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Flutt 15. maí 2016 · í enskri messu í Breiðholtskirkju
Grace to you and peace from God our Father and the Lord Jesus Christ. -Amen.
The sorrow and despair of Jesus’ disciples after they had lost Jesus on the cross turned into astonishment and joy when they met the resurrected Jesus. “He presented himself alive to them by many proofs after he had suffered, appearing to them during forty days and speaking about the kingdom of God,“(At.1:3) as it is written in the Bible.
Then Jesus left his disciples again and went up to Heaven. This time, the disciples were not sad, even though Jesus had left them. They had, on the contrary, “great joy” (Lk. 24:52) since they were assured that their master was alive, and they would be connected for all time.
And for 10 more days after the Ascension of Jesus; that is, 50 days from his Resurrection; the event we call Pentecost took place. The Holy Spirit came down and dwelt in the disciples.
In today’s text from the Acts of the Apostles, it is written: “Then there appeared to them tongues as of fire, which parted and came to rest on each one of them. And they were all filled with the Holy Spirit and began to speak in different tongues, as the Spirit enabled them to proclaim.”(Act. 2:3-4)
The disciples were in the crowd, because it was the Jewish feast of Pentecost, and there were many Jews from many different places in the world. They were surprised to hear the disciples, who were uneducated Galileans, speak the visitors’ varied native languages.
Surely, it must be astonishing to witness this kind of event. If I were suddenly to begin speaking Persian here, you would be surprised. It was the work of the Holy Spirit that caused the disciples to speak languages that they had never known.
However, I would like to focus on another point here. OK, they began to speak many foreign languages all of a sudden, but what did they say? What did the disciples talk about in all these foreign tongues?
The answer is recorded in the Bible, but in a very modest way. “(…. )We hear them speaking in our own tongues of the mighty acts of God.”(Act. 2:11) Yes, they began to proclaim “the mighty acts of God” that had been revealed through Jesus’ death and resurrection. From this day, the disciples began to live their new lives, lives as founders of the Christian church. The Holy Spirit gave them this mission.
I want to think about the Holy Spirit a little bit. In spite of the fact that, when we begin our Sunday service, we always make the sign of cross saying, “In the name of the Father, the Son and the Holy Spirit”; we don’t talk about the Holy Spirit as much as we speak about the God the Father, or Jesus.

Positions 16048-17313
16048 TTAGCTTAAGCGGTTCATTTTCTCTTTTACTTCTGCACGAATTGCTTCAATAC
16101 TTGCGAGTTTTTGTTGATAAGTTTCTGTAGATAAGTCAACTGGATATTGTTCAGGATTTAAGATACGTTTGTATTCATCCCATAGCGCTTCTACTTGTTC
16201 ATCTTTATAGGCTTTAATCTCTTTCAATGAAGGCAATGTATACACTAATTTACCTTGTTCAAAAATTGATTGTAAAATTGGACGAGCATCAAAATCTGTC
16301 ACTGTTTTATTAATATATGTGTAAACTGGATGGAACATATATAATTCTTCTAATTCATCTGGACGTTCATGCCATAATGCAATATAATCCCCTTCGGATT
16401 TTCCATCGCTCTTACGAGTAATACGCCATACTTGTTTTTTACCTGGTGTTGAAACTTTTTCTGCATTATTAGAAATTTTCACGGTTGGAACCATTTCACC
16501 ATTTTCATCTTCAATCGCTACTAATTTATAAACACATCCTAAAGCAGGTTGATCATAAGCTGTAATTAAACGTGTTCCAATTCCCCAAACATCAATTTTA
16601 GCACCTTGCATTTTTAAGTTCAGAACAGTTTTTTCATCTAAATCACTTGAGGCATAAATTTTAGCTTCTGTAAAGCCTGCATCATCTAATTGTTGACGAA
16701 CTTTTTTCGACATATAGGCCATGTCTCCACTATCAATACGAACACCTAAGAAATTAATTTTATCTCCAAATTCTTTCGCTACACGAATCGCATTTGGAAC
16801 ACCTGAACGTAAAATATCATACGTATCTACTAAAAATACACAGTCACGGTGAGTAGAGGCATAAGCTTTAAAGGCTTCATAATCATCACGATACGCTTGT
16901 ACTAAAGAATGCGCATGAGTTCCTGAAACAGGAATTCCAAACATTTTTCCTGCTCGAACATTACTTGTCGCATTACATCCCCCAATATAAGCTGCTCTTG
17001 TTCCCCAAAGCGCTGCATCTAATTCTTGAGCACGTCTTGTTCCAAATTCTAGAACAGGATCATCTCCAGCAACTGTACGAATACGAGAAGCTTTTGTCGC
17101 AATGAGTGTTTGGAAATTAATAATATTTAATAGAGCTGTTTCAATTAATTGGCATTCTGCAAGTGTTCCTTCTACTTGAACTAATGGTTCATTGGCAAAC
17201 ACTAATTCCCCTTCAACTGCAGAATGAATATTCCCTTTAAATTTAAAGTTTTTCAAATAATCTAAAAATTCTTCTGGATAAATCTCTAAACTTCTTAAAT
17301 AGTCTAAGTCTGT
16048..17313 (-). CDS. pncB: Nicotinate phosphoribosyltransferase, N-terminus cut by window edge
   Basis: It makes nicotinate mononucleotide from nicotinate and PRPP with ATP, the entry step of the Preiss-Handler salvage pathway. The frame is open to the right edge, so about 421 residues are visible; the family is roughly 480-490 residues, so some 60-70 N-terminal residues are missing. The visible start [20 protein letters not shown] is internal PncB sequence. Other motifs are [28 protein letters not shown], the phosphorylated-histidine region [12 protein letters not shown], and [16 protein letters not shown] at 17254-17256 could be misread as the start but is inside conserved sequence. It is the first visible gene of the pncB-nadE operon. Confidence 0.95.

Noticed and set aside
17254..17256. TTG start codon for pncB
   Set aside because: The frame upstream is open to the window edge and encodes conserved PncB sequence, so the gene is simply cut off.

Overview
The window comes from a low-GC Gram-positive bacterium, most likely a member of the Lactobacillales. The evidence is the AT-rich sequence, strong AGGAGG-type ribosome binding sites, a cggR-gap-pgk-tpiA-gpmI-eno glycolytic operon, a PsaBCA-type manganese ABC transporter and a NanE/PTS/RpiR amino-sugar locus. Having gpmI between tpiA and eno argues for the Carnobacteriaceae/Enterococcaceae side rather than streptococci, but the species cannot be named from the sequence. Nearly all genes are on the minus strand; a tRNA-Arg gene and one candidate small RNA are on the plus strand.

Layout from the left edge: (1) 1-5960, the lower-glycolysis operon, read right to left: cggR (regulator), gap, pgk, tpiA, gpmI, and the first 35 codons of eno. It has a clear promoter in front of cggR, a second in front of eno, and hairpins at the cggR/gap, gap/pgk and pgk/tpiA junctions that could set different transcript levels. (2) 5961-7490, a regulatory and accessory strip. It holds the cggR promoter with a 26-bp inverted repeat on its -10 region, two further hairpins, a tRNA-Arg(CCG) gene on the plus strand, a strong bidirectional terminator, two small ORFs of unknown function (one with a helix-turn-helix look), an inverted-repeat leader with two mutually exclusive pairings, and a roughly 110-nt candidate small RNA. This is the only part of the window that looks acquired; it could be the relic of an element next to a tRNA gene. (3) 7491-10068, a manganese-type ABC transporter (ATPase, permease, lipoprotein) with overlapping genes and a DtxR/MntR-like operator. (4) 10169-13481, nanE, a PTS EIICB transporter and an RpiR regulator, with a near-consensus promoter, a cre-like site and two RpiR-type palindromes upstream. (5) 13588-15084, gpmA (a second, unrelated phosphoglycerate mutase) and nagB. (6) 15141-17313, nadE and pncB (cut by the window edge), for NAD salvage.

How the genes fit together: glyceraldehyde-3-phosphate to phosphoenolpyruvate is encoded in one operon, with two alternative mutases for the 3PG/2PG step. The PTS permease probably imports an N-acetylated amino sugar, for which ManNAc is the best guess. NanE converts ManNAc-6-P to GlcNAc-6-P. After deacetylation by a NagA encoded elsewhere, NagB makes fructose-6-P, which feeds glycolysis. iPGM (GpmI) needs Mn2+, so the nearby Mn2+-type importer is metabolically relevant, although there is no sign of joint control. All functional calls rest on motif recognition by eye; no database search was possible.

One of the reasons for this is that the Holy Spirit is not described much in the Bible. Today’s text in the Acts is actually the text most directly focused on the Holy Spirit.
Or in the Gospel according to John, Jesus is explains the Holy Spirit to the disciples: “But when He comes, the Spirit of truth, He will guide you to all truth. He will not speak on His own, but He will speak what He hears, and will declare to you the things that are coming.”(Jn. 16:13)
Another reason it is not easy to speak about the Holy Spirit is this: the Holy Spirit hardly speaks by himself. But the Spirit went into the prophets, and let them speak. The Holy Spirit enters people, and speaks through them.
“I will pour out my spirit upon all flesh. Your sons and daughters will prophesy(…)”(Joel 3:1) This is what happened to the Jesus’s disciples on the day of Pentecost.
Because of this, we learn one very simple way to distinguish whether someone is inspired to speak about God and his mighty acts by Holy Spirit; or because of something else, like temptation by Satan. When we say things in accordance with what Jesus teaches and does, we are filled with the Holy Spirit. If we say something that doesn’t correspond with Jesus’s teachings, the Holy Spirit is not with us. It’s just that simple.
On one occasion, when I was a young pastor at a church in Japan, there was a man who taught at Sunday school. But he became influenced by a spiritual movement in South Korea, and began to speak an unknown language when he prayed. He said that he was filled with the Holy Spirit, but the fact was he began to speak badly about other church members after that, saying: “Your faith is very weak”; or “The Holy Spirit is not coming to you”.
I tried to help him consider whether the Holy Spirit would really work that way, but he just became resentful and left the congregation. This is a sad memory for me, but I still think that he wanted to be “different” from others; and somehow, he wanted to possess the Holy Spirit. But we cannot “possess” the Holt Spirit. The Spirit comes to us when we wait for him humbly.
God is almighty, and the Holy Spirit can enter into us regardless of what kind of people we are. He can even enter a person who does not believe in God, or is actively against him. St. Paul used to be a most aggressive persecutor of Christians until Jesus appeared to him.
But usually, God sees us as individuals who can decide what to believe, and what to accept. God our Father respects his relationship with us, and doesn’t force us into things when it comes to our faith.
There can be cases where the Holy Spirit cannot work well. For example, one of the disciples, Stephen, said the following in the Jewish supreme court, when he was accused of dishonoring the name of God: “You stiff-necked people, (…) you always oppose the Holy Spirit; you are just like your ancestors.”(Act. 7:51)